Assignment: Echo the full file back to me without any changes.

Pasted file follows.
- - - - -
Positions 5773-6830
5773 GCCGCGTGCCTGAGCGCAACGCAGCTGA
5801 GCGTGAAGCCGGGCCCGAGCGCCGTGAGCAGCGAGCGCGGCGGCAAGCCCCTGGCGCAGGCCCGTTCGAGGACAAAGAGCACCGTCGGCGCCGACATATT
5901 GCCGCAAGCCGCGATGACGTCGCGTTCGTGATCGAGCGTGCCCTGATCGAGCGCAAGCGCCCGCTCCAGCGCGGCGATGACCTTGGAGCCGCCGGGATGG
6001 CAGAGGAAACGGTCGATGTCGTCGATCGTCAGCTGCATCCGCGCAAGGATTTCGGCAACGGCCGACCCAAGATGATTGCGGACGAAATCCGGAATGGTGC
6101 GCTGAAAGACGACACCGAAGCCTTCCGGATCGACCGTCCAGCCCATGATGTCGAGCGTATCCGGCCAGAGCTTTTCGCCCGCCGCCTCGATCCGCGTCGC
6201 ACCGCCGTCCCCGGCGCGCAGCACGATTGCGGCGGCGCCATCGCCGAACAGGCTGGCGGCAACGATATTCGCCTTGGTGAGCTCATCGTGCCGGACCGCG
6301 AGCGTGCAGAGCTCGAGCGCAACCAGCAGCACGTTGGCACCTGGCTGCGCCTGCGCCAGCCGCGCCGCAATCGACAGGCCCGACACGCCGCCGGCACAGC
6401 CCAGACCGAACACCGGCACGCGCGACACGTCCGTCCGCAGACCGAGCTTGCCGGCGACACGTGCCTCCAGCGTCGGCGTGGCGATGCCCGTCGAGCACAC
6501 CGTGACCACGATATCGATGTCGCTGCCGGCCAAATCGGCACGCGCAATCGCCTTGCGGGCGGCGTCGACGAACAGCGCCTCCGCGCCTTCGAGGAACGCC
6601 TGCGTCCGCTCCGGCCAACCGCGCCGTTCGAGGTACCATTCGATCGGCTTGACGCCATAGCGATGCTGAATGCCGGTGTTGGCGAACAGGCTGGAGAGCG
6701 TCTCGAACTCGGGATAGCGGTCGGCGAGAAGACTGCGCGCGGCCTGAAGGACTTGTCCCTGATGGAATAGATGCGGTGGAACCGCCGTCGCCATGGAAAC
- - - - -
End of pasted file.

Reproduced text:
Positions 5773-6830
5773 GCCGCGTGCCTGAGCGCAACGCAGCTGA
5801 GCGTGAAGCCGGGCCCGAGCGCCGTGAGCAGCGAGCGCGGCGGCAAGCCCCTGGCGCAGGCCCGTTCGAGGACAAAGAGCACCGTCGGCGCCGACATATT
5901 GCCGCAAGCCGCGATGACGTCGCGTTCGTGATCGAGCGTGCCCTGATCGAGCGCAAGCGCCCGCTCCAGCGCGGCGATGACCTTGGAGCCGCCGGGATGG
6001 CAGAGGAAACGGTCGATGTCGTCGATCGTCAGCTGCATCCGCGCAAGGATTTCGGCAACGGCCGACCCAAGATGATTGCGGACGAAATCCGGAATGGTGC
6101 GCTGAAAGACGACACCGAAGCCTTCCGGATCGACCGTCCAGCCCATGATGTCGAGCGTATCCGGCCAGAGCTTTTCGCCCGCCGCCTCGATCCGCGTCGC
6201 ACCGCCGTCCCCGGCGCGCAGCACGATTGCGGCGGCGCCATCGCCGAACAGGCTGGCGGCAACGATATTCGCCTTGGTGAGCTCATCGTGCCGGACCGCG
6301 AGCGTGCAGAGCTCGAGCGCAACCAGCAGCACGTTGGCACCTGGCTGCGCCTGCGCCAGCCGCGCCGCAATCGACAGGCCCGACACGCCGCCGGCACAGC
6401 CCAGACCGAACACCGGCACGCGCGACACGTCCGTCCGCAGACCGAGCTTGCCGGCGACACGTGCCTCCAGCGTCGGCGTGGCGATGCCCGTCGAGCACAC
6501 CGTGACCACGATATCGATGTCGCTGCCGGCCAAATCGGCACGCGCAATCGCCTTGCGGGCGGCGTCGACGAACAGCGCCTCCGCGCCTTCGAGGAACGCC
6601 TGCGTCCGCTCCGGCCAACCGCGCCGTTCGAGGTACCATTCGATCGGCTTGACGCCATAGCGATGCTGAATGCCGGTGTTGGCGAACAGGCTGGAGAGCG
6701 TCTCGAACTCGGGATAGCGGTCGGCGAGAAGACTGCGCGCGGCCTGAAGGACTTGTCCCTGATGGAATAGATGCGGTGGAACCGCCGTCGCCATGGAAAC